Helping children cope with change

Cast your mind back 12 months. Often children would say ‘I don’t feel well’ or ‘I have a maths test today and I don’t want to go to school’.

A typical response from a parent or guardian might be ‘Come on, once you get to school and see your friends you will be fine and you will be fantastic in your Maths test’.

Fast forward to today and that same conversation might be something like this ‘Dad, when can I go to school, I really miss my friends?’.

A typical response from a parent or guardian this time might be, ‘I know sweetheart but the school is closed for now and your teachers have sent you lots of fun tasks and things to do at home’.

There are two main concepts for helping children and young people cope with change:

Listening and Communication

1. Make quality time to listen to your children and find out about how they feel.

2. Talk with children about what has happened in the day. Show genuine interest in what they have to say and what they want to talk about.

3. Give them space. Sometimes children are not ready to talk and they might need time to process change. This is particularly true of a marriage break up or a bereavement in the family. Given time children will come to us.

4. Think about the age appropriateness of your answer. Always be honest as children can tell if you are not being honest, but make sure the language that we use is appropriate.

5. Sometimes it is easier to have conversations whilst doing something fun. In this way you create a relaxed environment which is easier to talk. However, if the time is not right, don’t force it. More importantly, if children are having fun don’t stop it.

6. Emotions can be difficult for people to talk about but if children see this; they will find it harder to open up to you. Alternatively, if you find it easier to speak and listen as a family, your children will find it easier too.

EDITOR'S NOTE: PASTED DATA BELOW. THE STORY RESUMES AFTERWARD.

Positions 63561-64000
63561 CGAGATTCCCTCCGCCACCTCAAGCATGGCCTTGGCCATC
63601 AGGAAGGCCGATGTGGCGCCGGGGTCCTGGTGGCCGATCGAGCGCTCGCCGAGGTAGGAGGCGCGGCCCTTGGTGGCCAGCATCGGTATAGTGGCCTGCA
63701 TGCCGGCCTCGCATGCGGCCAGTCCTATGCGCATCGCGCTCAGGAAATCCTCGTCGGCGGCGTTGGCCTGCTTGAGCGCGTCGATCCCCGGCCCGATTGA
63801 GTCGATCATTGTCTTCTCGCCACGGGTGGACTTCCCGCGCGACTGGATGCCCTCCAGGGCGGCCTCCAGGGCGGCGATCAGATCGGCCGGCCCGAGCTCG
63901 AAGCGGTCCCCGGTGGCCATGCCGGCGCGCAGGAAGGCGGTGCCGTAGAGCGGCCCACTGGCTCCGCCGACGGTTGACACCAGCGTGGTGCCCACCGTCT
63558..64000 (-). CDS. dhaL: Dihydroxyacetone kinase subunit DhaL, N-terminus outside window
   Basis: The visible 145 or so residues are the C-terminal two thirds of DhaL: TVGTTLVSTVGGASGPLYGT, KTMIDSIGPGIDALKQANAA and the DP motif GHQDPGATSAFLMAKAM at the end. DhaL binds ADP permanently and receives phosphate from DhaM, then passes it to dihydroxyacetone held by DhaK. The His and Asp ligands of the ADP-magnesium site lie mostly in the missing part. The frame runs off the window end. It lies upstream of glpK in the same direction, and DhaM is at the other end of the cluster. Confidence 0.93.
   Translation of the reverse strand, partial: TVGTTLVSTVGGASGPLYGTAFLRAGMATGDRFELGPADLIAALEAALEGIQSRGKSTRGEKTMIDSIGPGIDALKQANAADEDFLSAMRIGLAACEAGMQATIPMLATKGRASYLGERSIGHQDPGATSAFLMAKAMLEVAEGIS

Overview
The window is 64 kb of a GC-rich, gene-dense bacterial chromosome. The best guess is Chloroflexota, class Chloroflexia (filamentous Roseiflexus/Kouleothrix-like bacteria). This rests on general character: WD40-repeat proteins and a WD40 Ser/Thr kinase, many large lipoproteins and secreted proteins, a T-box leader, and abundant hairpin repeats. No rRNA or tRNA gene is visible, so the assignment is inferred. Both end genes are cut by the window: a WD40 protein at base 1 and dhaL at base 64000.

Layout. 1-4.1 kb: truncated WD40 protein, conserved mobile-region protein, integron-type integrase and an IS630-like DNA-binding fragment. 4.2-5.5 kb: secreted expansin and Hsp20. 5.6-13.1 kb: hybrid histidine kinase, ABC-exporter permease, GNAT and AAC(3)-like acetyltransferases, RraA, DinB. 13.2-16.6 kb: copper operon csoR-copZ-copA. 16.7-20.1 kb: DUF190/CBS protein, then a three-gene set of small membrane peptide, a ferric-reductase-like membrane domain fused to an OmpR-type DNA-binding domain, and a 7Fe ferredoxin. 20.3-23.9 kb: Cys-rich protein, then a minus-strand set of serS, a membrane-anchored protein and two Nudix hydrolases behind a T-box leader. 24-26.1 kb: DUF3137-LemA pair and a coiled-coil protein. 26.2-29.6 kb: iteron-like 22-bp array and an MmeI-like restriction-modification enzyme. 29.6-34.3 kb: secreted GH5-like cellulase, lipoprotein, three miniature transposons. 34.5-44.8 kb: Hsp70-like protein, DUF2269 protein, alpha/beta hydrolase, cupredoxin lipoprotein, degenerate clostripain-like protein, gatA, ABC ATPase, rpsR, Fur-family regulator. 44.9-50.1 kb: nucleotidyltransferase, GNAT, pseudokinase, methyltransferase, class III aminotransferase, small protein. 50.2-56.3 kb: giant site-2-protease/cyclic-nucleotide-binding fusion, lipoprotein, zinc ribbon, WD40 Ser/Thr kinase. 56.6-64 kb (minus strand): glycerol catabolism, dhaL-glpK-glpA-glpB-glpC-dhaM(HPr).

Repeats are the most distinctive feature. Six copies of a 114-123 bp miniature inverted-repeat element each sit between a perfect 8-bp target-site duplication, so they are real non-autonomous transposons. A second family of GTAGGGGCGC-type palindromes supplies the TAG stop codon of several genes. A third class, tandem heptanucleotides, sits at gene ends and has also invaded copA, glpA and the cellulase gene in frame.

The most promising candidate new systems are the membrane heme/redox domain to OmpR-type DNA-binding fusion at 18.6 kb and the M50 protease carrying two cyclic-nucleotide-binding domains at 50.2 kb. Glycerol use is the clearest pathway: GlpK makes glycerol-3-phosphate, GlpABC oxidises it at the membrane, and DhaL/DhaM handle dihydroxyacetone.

‘Resilience’ is the ability to withstand or recover quickly from difficult conditions.

Each one of these elements of resilience is equally as important as the next and should be viewed as a whole concept.

The ability to recover from a situation depends on:

  • Social support – The amount of support that children receive from family, friends and others around them can affect recovery time.
  • Optimism – How optimistic we are about the future, (how ever difficult or traumatic is at the time), can help us determine how long it will take to recover. Although it is vital not to rush recovery everyone has different times to heal and that is OK! The ability to help children understand this, is important too.
  • Problem solving ability – Our problem-solving ability is vital for resilience. The way we view situations and can find solutions or ways to minimise the impact of a problem is useful for everyone. Being able to demonstrate our problem-solving ability to children and cultivate that skill within them is extremely useful. This will enable children to develop their own problem -solving ability in school and throughout their own lives.
  • Emotional awareness – The ability to recognise our feelings; gives us an emotional awareness the helps us build resilience. If children have a strong emotional awareness; they know how to communicate their emotions effectively.
  • Self-belief – Self-belief is powerful. It means that when we believe in our own ability we can achieve much more in life. When children have self-belief; they  have a level of confidence, a focus and determination that enables them to realise that they have the ability to adapt and use their own self-belief to see an end to a situation.
  • Control of self – The opening line of the poem ‘If’ by Rudyard Kipling states that ‘If you can keep your head when all about you are losing theirs…’ shows our control of self; and in turn a high level of resilience and an ability to cope with change. Enabling children to develop control of self encourages them to cope with change.

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